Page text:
Nuclear Magnetic Resonance (NMR) spectroscopy
NMR spectroscopy is an analytical technique used to determine the chemical molecular structure of a compound. NMR provides both quantitative and qualitative data on the composition of a sample. This technique can be used for quality control, for research, to identify an unknown, or to determine the content and purity of a sample.
A simplified description of NMR is that the sample, dissolved in a liquid, is placed into the instrument, which contains a magnetic field. A radio frequency pulse is then sent through the sample solution in order to orient the magnetic moments of the nuclei in the solution. As the magnetic moments relax, they exhibit a free induction decay. The free induction decay is Fourier transformed into an NMR spectrum. The NMR spectrum displays chemical shifts for the individual nuclei; and from these chemical shifts, the structure of the compound can be determined.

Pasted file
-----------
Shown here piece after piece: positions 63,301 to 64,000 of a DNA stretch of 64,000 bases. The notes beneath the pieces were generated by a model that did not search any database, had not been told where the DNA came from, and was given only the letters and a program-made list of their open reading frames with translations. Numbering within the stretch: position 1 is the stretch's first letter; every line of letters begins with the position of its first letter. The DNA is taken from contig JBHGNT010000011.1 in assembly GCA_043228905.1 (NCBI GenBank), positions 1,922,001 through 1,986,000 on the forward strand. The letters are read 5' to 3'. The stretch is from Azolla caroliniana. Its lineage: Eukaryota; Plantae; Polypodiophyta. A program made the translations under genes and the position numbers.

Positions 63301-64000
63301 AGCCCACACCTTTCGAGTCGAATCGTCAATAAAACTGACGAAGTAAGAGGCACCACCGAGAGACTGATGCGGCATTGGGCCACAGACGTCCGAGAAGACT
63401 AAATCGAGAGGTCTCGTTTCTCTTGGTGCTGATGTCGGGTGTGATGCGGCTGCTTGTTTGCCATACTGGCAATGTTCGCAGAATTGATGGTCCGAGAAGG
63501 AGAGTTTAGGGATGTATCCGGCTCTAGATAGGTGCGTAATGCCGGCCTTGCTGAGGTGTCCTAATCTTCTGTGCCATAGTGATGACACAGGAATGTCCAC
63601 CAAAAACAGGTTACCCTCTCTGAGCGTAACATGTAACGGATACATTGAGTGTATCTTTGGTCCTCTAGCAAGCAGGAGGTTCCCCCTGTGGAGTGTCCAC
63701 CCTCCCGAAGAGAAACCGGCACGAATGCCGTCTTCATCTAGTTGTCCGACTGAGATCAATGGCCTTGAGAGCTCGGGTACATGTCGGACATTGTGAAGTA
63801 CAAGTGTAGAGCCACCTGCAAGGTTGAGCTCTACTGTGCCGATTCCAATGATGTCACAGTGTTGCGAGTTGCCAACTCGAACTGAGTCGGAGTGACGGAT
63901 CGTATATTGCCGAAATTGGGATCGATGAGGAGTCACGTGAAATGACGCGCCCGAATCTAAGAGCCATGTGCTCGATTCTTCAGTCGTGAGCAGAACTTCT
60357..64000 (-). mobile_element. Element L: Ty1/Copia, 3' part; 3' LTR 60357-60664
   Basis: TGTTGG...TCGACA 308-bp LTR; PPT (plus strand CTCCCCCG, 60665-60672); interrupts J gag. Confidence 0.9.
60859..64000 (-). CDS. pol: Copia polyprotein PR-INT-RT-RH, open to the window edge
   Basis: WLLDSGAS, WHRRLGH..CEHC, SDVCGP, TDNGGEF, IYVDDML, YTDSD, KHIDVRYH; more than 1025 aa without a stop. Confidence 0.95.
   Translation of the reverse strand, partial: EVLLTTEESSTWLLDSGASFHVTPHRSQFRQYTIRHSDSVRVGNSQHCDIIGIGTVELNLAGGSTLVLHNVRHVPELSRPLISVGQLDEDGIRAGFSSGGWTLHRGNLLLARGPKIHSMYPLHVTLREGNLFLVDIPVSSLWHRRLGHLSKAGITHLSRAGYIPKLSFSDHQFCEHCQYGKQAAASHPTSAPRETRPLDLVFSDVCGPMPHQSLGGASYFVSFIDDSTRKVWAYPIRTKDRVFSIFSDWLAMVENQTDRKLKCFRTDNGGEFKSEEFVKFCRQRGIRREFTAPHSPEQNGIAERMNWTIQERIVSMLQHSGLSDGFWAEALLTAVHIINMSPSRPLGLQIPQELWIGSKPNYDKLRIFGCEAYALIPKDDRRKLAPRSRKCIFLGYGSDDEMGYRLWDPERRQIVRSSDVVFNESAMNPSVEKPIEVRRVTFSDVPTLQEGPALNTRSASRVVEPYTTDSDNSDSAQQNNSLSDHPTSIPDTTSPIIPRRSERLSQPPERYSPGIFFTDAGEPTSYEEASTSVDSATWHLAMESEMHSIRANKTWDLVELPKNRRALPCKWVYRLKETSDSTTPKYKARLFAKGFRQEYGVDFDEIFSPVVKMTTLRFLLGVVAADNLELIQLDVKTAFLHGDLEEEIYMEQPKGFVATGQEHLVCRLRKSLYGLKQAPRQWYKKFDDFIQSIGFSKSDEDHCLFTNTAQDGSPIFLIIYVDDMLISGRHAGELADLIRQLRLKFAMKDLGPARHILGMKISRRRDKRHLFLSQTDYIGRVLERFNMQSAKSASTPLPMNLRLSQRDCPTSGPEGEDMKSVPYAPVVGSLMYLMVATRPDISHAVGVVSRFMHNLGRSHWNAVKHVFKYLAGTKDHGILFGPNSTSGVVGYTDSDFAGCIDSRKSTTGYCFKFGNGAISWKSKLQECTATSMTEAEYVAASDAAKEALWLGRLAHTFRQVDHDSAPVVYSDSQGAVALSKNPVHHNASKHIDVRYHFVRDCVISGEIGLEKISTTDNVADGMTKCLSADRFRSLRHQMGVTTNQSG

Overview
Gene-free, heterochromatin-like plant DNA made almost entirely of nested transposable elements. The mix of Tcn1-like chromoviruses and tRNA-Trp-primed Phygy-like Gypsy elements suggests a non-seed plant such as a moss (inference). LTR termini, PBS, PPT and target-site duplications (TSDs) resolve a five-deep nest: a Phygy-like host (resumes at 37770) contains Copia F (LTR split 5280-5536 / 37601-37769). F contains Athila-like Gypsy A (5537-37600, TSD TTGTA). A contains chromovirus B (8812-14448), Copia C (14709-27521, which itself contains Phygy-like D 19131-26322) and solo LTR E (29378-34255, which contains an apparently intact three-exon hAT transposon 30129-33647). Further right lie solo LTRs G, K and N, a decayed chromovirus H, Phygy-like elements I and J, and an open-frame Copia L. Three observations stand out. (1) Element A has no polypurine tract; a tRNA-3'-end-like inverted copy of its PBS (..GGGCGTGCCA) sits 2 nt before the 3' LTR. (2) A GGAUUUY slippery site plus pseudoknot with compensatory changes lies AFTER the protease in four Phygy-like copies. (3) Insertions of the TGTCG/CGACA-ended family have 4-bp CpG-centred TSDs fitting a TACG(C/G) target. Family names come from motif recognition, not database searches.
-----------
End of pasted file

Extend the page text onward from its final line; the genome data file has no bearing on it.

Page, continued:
Impact Analytical currently has a Varian 400MHz NMR System spectrometer, equipped with a broadband Pulse-Field Gradient (PFG) probe for analysis of low frequency X nuclei (15N - 31P). Typical analyses include proton and carbon-13, as well as silicon-29 and fluorine-19. The NMR also has variable temperature (-25 to 130 C) capabilities, suitable for analyzing polymers and other materials at high temperature, or monitoring chemical reactions at low temperatures. Advanced one and two-dimensional experiments, such as APT, DEPT, COSY, HETCOR, and the use of PFG, are available and necessary tools for the deconvolution of complex mixtures and materials, especially for pharmaceutical characterization.
Here is a sample NMR spectrum: